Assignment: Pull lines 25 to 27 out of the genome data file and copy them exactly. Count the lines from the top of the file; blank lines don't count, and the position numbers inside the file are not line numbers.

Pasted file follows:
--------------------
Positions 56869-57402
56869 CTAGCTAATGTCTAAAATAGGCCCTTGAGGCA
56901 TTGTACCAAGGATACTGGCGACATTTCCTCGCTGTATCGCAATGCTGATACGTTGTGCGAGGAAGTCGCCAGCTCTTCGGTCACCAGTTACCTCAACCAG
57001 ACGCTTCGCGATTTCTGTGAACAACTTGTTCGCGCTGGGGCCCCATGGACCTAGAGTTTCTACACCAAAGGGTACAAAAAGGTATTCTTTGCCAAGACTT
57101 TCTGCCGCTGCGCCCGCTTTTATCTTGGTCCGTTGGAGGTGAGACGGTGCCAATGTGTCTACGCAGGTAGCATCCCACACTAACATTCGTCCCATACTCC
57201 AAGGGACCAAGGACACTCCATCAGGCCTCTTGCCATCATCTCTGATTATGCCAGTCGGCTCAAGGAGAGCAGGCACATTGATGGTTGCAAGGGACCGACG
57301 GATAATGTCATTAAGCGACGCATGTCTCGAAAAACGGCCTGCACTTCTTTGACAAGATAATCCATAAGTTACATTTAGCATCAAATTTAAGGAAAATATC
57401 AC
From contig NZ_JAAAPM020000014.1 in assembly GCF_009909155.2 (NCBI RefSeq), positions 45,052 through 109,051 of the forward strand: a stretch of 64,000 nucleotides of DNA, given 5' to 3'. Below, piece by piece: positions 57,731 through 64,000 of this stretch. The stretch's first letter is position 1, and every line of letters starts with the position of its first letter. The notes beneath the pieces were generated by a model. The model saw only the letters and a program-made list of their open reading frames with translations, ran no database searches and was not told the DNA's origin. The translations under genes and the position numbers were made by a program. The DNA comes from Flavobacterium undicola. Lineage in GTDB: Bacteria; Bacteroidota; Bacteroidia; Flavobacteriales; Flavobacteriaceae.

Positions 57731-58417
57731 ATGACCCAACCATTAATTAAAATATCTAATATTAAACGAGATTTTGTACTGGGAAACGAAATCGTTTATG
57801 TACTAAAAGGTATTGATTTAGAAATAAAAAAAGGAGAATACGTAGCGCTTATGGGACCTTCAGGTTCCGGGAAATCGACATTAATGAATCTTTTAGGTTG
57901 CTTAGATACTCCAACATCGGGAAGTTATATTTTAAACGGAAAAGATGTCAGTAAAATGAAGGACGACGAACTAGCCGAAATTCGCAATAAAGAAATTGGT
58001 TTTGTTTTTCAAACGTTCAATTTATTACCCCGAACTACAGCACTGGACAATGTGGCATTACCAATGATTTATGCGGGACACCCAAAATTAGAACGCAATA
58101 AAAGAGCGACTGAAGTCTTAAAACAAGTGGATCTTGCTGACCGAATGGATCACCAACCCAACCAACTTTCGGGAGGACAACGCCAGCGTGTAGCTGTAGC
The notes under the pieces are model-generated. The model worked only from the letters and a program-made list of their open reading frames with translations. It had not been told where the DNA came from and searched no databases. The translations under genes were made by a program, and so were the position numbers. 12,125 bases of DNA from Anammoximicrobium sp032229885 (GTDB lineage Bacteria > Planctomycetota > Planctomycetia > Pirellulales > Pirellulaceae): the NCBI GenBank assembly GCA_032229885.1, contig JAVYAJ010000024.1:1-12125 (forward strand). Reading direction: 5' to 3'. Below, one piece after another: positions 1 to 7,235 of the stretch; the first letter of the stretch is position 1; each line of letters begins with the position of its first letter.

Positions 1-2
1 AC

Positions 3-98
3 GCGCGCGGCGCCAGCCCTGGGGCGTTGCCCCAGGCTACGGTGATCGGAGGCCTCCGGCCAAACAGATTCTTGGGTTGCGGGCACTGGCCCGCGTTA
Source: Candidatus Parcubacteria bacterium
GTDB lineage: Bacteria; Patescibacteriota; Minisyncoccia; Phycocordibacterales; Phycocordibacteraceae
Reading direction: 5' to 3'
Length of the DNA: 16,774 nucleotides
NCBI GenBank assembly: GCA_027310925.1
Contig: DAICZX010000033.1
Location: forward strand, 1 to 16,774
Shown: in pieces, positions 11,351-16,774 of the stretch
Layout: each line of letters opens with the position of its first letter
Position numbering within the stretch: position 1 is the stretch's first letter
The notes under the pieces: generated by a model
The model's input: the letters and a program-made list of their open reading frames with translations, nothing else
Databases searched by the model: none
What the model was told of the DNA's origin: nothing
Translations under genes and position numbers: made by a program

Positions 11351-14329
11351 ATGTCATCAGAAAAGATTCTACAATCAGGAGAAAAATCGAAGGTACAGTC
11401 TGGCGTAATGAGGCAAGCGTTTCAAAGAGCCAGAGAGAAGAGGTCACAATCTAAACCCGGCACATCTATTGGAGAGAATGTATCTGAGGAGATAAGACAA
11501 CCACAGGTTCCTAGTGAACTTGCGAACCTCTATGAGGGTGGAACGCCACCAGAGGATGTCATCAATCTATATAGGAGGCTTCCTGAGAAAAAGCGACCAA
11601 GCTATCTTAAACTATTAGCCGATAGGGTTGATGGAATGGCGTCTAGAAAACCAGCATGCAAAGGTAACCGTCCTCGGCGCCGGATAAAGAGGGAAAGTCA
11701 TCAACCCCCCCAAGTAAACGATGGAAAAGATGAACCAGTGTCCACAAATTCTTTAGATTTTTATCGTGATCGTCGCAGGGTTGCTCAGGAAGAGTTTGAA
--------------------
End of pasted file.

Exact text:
NCBI GenBank assembly: GCA_027310925.1
Contig: DAICZX010000033.1
Location: forward strand, 1 to 16,774